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Old 06-23-2011, 12:20 PM   #1
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Can alternator diodes "leak" and discharge the battery?

My battery went dead after the car (2000 S) sat for a couple of days. The previous owner had put in a Walmart battery and it was 5 years old. It didn't seem to respond to the charger the way I expected so I bought a new generic battery at O'Reily's (sp) and everything was good. Then after a month the battery was really low when I went to start the car. I charged it up, which took a really long time on a 6 amp charger and the car worked fine. The starter really cranked fast. After about a week the fast cranking starter was still starting fine but not cranking as fast.

I bought a voltmeter that plugs into the cigarette lighter and it said about 12.3 volts with the car shut off. That was after pulling the passing lamp switch for about 10 seconds and then releasing it. When I started the car the voltmeter showed almost exactly 14 volts. During a 30 minute drive it went down to about 13.8 and then 13.7 after I turned on the headlights. On other cars I'm used to seeing above 14 whenever the motor is running. Still it looks like it should be enough to keep it charged.

So I'm unsure about the next course of action. The guy at O'Reiley's said they have a tester and I guess I should do that. But I was reading another battery thread and there was talk about "diode response" and I don't know what that means.

Also, what should an amp meter read if I unhook the cable at the battery post and run it through the amp meter with the car off? Seems like there's a lot of stuff still running on these cars with the switch off, like the evaporative emissions check. I notice the hood & trunk lights will shut off after 2 hours so maybe I'd have to wait that long to see a true "shutdown" condition if the other car components follow the 2 hour rule.

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Old 06-23-2011, 12:52 PM   #2
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The car should only be pulling 40-60 mAh when everything is off; if it is pulling more, you have a parasitic drain.

Your alternator should run in the low to mid 14 volt range at an idle, your sounds like the voltage regulator is on the way out. It is a replaceable part, about $40-50.
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Old 06-23-2011, 02:26 PM   #3
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If you have a manual for the car, definitely look in there for some info along with what I'll share.

The car does stay very powered compared to more conventional cars, with a lot of systems staying active even while the car sits not running. For example, I'm sure you've found that after about 5 days your keyless entry will be deactivated and you will need to key into the car. So things like that will deactivate over time, but in the meantime they do run the battery down. Power windows stay active for up to two hours in case you have a passenger sitting in there while the car's off, as well as the seat adjustments if you have electric ones. The trunk lights should shut off after about 30 minutes, so if they're still on beyond that I'd find that a little abnormal.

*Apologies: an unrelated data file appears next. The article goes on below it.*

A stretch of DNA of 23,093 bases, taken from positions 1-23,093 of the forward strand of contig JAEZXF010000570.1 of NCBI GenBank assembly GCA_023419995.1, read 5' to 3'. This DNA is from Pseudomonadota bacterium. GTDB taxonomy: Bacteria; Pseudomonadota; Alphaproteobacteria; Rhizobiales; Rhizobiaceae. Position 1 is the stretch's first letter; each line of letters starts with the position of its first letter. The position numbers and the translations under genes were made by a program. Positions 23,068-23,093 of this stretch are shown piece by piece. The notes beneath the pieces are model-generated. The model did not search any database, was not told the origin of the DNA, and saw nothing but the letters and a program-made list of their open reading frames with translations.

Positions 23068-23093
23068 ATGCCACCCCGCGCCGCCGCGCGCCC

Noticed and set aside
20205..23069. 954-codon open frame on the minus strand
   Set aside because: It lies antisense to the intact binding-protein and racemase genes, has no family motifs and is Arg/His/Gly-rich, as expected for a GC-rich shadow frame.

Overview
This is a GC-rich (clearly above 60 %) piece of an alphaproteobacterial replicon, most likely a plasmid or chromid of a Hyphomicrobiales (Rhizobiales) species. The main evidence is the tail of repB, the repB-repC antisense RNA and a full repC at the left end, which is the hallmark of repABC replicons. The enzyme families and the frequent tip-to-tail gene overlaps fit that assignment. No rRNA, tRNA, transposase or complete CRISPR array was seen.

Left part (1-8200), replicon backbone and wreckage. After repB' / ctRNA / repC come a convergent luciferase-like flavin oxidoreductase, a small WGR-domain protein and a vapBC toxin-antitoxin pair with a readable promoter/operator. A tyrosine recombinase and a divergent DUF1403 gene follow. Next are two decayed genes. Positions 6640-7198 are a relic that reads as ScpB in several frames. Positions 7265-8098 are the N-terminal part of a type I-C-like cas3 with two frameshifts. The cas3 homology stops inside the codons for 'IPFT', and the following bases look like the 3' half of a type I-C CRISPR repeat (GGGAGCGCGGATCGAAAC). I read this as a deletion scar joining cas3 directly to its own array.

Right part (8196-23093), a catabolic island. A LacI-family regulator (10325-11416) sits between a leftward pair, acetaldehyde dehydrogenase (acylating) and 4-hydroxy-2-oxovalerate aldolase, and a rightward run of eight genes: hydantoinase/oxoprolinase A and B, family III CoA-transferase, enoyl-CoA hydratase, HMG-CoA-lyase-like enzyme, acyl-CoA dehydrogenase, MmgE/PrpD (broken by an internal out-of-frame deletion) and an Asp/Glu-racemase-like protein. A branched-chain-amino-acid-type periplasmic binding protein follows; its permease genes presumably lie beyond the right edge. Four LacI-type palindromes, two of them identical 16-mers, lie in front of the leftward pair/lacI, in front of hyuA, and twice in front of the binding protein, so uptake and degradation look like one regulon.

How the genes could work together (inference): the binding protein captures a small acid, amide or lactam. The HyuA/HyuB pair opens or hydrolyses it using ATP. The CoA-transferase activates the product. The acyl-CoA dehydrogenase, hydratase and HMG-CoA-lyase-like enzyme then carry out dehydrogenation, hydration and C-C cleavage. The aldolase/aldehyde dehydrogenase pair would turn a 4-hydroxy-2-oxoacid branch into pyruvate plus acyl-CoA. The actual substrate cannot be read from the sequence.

Anyways, leaving the car for a month, without hooking it up to a maintainer, and locked with the alarm active will definitely run the battery down. So if you're going to leave the car for that long of a period, put it on a maintainer (not a charger) at least overnight after maybe two weeks at the most just to keep the battery strong. If the battery goes through several deep cycles of charge and discharge it really kills the lifespan, which is why those $200 Porsche batteries sometimes don't even make it a year before getting toasted when someone puts the car away for half the year and doesn't touch it again until that other half of the year comes back around.

If the car's driven regularly enough and there's no major electrical issues to speak of you should never have a problem with the battery getting run down. I just replaced my alternator and battery recently because the alternator failed and the battery had deep cycled so many times that it could no longer take a charge even with the good alternator. Now the car starts strong every time, even after sitting for a week, so maybe you do have an issue, but probably, and hopefully, not one quite as expensive as mine was.
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Old 06-23-2011, 06:01 PM   #4
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i had the same issue. I think all boxsters do.
i used this to stop the battery from going dead no matter how long it sits.
http://www.bldsafety.com/Battery-Protector-Stnd-W-Led-p/s-1105034.htm

easy fix
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Old 06-23-2011, 09:10 PM   #5
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Quote:
Originally Posted by J Tinsby
... It would be great to use a real meter and not a digital one, if you can find one today... Good luck!
No it wouldn't! An analog gauge should NEVER be used on microelectronic circuitry because it draws too much current to actuate the gauge and can damage the circuitry which wasn't designed for that amount of voltage.

Wet cell battery technology is well designed and understood. Each cell is specifically designed to produce 2.1-2.2 VDC. You have 6 cells in series, so the total voltage on a healthy battery s/b 12.6-13.2 VDC. Any more/less, and you have a less than perfect battery. Anything under 12 VDC s/b replaced.